As a young girl, Kunti gets a boon from Sage Durvasa that she can summon any god of her choice and have son with him. She can repeat the chant any number of times, and she can even share it with other people.
After the death of Pandu and Madri, Kunti becomes the primary binding force between the five brothers. She later passes on that mantle to Draupadi.
In this post, we will answer the question: Did Kunti sleep with gods?
The nature of Kunti’s union with the gods is a matter of debate. Some readers claim that Kunti united physically with each god in order to receive his seed in her womb. Others insist that the union is spiritual, and that the gods merely gifted Kunti their ‘essence’. However, the hints in the text point to the former being more likely.
Read on to discover whether or not Kunti slept with gods.
(For answers to all Kunti-related questions, see: Kunti: 14 Questions about the Mahabharata Heroine Answered.)
The Mahabharata universe allows for magical pregnancies and births. For instance, in the case of Satyavati, she unites with Parashara on an island in the Yamuna. She gets pregnant, gives birth, and sees her son grow into a young man – all on the same day.
Another example of a magical birth is when Drona (and Kripi and Kripa before him) takes birth from the unfertilized seed of Sage Bharadwaja from a vessel. In this case, an apsara called Ghritachi is involved.
If we strip the story of all its magic, and view it with a rationalist lens, we must conclude that in both Satyavai and Ghritachi’s cases, the women carried their foetuses to term.
(Suggested: Mahabharata Episode 2: Satyavati Marries Shantanu.)
The stories about their magical pregnancies were cooked up later.
If we take a similar approach with Kunti’s four sons, it is impossible not to answer the question in the affirmative.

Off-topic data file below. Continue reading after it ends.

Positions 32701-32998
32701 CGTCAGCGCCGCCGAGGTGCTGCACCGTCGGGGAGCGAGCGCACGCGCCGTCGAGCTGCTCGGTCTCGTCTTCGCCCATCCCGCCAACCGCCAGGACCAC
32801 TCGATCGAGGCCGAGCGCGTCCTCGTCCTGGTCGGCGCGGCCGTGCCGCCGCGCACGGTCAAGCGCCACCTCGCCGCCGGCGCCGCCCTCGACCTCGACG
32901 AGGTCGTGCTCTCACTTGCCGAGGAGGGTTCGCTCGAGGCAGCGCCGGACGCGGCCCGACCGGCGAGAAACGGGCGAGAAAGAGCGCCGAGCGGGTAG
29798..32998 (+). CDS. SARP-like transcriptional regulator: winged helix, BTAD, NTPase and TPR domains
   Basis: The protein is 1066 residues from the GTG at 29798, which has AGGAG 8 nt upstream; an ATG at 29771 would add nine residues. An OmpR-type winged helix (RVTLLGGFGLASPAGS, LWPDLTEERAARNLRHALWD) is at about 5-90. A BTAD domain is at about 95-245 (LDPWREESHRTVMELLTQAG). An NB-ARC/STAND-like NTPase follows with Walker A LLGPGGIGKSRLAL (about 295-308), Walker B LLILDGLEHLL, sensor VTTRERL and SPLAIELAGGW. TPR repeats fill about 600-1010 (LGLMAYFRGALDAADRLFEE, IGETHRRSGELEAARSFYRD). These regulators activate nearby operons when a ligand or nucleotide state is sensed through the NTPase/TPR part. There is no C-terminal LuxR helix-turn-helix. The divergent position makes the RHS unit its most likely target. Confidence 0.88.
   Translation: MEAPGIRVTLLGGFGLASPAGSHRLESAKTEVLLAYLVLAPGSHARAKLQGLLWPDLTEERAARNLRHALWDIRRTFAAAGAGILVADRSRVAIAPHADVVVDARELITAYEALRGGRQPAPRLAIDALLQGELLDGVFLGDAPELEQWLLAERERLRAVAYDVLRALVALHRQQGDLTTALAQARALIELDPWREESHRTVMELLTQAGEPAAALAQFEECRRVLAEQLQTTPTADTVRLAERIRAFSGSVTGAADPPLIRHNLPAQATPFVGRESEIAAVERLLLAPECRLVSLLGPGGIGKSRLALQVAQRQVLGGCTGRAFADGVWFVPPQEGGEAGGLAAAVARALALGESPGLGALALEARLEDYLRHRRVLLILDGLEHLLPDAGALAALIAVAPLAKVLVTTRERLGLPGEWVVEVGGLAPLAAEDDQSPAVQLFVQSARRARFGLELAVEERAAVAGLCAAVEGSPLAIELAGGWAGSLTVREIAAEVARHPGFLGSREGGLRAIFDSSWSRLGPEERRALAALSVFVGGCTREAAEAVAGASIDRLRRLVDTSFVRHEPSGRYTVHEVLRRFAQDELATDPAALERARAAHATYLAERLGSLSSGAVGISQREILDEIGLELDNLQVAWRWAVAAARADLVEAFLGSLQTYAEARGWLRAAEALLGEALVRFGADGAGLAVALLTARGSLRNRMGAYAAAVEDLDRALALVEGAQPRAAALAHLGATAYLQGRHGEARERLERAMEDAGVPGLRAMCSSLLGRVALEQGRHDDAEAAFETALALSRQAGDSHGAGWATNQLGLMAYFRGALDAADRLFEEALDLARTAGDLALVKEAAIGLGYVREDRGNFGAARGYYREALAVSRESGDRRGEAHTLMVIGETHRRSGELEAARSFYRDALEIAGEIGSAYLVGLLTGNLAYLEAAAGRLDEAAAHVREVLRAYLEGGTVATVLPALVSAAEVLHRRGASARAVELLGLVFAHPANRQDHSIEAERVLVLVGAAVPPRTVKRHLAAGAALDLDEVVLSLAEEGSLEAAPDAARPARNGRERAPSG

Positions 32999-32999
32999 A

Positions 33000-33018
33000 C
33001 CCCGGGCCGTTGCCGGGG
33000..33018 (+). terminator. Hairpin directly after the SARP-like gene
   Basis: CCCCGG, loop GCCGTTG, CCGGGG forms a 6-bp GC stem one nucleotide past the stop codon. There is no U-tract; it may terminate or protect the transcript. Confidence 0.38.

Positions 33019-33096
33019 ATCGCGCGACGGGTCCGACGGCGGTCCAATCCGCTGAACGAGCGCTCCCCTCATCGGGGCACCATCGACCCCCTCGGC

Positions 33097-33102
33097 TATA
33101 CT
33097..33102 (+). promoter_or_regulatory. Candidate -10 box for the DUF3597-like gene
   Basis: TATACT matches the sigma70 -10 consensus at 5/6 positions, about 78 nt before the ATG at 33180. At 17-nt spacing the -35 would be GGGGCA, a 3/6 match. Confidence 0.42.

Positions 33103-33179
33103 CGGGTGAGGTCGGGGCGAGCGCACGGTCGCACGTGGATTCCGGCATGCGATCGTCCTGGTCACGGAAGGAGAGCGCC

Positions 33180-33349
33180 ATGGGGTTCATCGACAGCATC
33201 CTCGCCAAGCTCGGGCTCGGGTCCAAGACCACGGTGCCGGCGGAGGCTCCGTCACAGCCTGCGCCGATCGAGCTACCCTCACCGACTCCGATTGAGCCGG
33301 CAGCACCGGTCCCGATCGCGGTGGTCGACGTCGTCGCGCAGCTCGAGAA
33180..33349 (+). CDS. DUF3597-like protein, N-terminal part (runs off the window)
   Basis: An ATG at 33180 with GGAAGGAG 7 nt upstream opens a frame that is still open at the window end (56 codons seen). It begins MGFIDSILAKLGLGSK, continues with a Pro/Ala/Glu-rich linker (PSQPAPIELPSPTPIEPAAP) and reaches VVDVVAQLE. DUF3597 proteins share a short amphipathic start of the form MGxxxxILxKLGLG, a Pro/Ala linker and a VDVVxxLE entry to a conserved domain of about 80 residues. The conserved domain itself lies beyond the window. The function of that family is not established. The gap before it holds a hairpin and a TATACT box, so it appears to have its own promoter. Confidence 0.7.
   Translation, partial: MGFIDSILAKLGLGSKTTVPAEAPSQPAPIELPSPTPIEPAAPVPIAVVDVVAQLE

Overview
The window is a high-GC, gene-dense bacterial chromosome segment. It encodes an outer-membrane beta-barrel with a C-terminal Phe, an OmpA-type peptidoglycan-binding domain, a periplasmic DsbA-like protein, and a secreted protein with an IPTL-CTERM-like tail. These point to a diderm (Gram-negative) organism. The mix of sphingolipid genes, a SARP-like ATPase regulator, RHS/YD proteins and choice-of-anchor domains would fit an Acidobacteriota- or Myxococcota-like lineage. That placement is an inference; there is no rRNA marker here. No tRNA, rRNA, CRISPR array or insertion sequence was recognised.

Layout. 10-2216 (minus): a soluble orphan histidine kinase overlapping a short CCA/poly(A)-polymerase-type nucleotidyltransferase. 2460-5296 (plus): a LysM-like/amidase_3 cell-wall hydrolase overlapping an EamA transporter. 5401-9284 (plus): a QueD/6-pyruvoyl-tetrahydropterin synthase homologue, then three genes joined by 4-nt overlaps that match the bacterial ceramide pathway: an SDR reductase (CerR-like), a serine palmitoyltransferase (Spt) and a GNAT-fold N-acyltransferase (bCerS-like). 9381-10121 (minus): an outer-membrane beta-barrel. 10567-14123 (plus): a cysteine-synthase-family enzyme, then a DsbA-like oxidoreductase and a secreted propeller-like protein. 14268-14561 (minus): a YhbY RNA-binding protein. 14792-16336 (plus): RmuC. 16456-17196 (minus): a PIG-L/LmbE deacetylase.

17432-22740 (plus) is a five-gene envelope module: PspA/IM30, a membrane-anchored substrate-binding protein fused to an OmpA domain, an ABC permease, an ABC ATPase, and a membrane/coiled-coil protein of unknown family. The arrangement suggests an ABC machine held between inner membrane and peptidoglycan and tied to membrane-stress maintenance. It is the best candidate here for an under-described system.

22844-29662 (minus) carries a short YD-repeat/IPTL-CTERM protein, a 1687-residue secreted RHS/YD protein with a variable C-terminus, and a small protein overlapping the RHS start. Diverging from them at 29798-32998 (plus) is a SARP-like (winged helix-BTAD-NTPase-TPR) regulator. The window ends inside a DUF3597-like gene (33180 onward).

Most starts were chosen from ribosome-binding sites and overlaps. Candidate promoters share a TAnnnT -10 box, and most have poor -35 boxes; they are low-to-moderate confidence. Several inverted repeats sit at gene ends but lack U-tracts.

In fact, some people may even go further and suggest that there are simply no gods involved anywhere. Kunti bore Karna to Durvasa, and the fathers of the first three Pandavas are unknown sages at the Gandhamadana.
But for a moment, let us adopt the premise that this universe allows for magical pregnancies. Did Kunti, then, unite physically with each god she summoned?
(Suggested: Mahabharata Episode 4: Kunti, Madri and Gandhari.)
In the case of Satyavati and Parashara, though her pregnancy is fast-forwarded, the actual union between the two is physical. Parashara propositions Satyavati, takes her to fog-covered island, and impregnates her.
With Ghritachi and Bharadwaja, we see an example of what we might call a ‘spiritual’ union.
Bharadwaja sees Ghritachi bathing by a river. He loses control over his sexual impulses. He releases his seminal fluid. And then he preserves it in a vessel. This gives birth to Drona after ten months or so.
(Suggested: How was Drona born?)
Here, we’re asked to assume that since Bharadwaja is thinking of Ghritachi while touching himself, he has united with her in the spiritual realm. Presumably, Bharadwaja is a great enough sage to bring about new life in this way.
What is available to Bharadwaja, we must remember, should be available to the gods as well. Surya, Yama, Indra and Vayu are powerful beings. There is a possibility that if they wish, they can impregnate Kunti without touching her.
In case of a spiritual union like this, we will assume that Kunti, despite giving birth, will retain her ‘virginity’ throughout.
(Suggested: How did Kunti give birth to Karna?)
What does the text say?
Unfortunately, the text is not explicit on this point. But there are hints.
What is described for certain is that each god, as he descends in answer to Kunti’s call, is enamoured by her beauty and approaches her in the manner of a man seeking a woman.
This suggests that there is some carnal desire involved in Durvasa’s magic.
Another clue reveals itself when Pandu asks Kunti – after the birth of Arjuna – to use the mantra again.